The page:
The topic of panic attacks leads into the most valuable lectures to me so far which we the mindfulness lectures. I’ve practiced mindfulness before this class and before coming to VCU, however I’ve been neglecting those practices. It wasn’t until after feeling the onset of a panic attack while in the lecture about them and having one after class, that I realized how important mindfulness really is.

During my panic attack my first instinct was to focus on the anxiety I was feeling and panicking more at the fact that I was having a panic attack. It was a moment of being distracted and catching my breath that enabled me to calm myself down.

These practices of mindfulness as well as catching my thoughts helped me during a time that my first thoughts were ” I can’t do this. I need help”.

All I needed was some self reassurance, telling myself to breathe and change my focus. Then the problem of panicking became smaller and smaller until it was gone.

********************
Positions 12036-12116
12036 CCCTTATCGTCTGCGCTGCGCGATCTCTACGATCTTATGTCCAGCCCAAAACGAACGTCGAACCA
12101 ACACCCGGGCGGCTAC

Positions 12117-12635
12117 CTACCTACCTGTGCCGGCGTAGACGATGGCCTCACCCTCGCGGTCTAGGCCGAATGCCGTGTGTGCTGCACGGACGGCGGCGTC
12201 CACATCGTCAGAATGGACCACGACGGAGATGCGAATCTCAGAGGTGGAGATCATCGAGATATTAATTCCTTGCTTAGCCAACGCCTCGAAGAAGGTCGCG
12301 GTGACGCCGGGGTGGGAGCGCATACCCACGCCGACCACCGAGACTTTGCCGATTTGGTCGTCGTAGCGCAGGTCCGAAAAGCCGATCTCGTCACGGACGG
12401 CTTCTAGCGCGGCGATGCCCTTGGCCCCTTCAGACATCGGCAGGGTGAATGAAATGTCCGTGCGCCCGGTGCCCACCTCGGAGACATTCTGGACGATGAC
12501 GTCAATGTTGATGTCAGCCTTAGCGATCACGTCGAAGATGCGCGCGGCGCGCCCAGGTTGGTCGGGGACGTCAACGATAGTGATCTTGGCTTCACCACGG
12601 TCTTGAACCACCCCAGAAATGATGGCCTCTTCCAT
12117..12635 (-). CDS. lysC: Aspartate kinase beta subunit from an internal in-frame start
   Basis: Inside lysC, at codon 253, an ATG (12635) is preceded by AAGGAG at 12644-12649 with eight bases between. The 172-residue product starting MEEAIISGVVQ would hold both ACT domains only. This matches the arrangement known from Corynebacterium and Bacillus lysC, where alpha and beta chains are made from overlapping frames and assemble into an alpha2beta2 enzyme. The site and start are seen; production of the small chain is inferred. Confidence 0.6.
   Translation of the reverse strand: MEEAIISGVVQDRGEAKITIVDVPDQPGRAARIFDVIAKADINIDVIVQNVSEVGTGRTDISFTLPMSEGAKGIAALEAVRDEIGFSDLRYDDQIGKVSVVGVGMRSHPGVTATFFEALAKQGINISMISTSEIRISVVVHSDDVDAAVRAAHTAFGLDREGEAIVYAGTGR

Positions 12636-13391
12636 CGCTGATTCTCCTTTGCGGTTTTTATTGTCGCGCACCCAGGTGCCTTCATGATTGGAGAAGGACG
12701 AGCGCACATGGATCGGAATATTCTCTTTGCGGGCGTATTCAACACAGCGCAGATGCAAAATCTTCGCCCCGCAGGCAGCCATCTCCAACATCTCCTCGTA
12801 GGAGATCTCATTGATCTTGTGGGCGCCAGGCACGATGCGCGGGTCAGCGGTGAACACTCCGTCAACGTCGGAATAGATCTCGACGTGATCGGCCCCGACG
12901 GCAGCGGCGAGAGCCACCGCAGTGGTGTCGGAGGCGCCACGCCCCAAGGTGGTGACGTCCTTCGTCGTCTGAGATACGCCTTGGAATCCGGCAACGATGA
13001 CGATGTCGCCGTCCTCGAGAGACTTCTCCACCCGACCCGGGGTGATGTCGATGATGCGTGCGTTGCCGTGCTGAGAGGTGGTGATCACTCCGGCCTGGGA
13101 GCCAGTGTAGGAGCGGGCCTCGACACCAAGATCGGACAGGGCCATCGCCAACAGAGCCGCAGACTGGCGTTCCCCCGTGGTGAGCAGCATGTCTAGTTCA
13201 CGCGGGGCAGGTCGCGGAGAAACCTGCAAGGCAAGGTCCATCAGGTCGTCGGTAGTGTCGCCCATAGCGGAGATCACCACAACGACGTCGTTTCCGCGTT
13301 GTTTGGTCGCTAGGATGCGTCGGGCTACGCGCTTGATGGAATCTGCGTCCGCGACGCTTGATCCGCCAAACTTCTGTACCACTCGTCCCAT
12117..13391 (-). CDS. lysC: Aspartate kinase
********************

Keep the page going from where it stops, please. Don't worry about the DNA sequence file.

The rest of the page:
Blog Post 1 – Let’s Flourish!




blog post one: muneera vs the void 

Although I’ve taken many classes throughout my college career, this first month in the Science of Happiness has taken me by surprise. For one, I actually retain information, most likely because I have to apply it. This certainly is not to say that I don’t apply knowledge from my other classes (Physiology taught me a lot about hormones, and as a chemistry major I am applying chemistry concepts every day), but I’ve always had to go back and put in hours studying before I ever felt capable enough with a concept to be able to begin to integrate it into my life. I credit a large part of this to the weekly discussions, as well as they social media posts. The discussions give me some practice ironing out new ideas which I can then go on to talk about when a friend asks me about a social media post. It’s a cool way of learning, one that definitely requires you to stay current with information, which, in turn, I think ups the chances of actually applying what I learn. I think I’ve heard myself say negativity bias a hundred times these past few weeks, but in talking about it to others, I am able to remember it myself when my thoughts are taking a negative turn.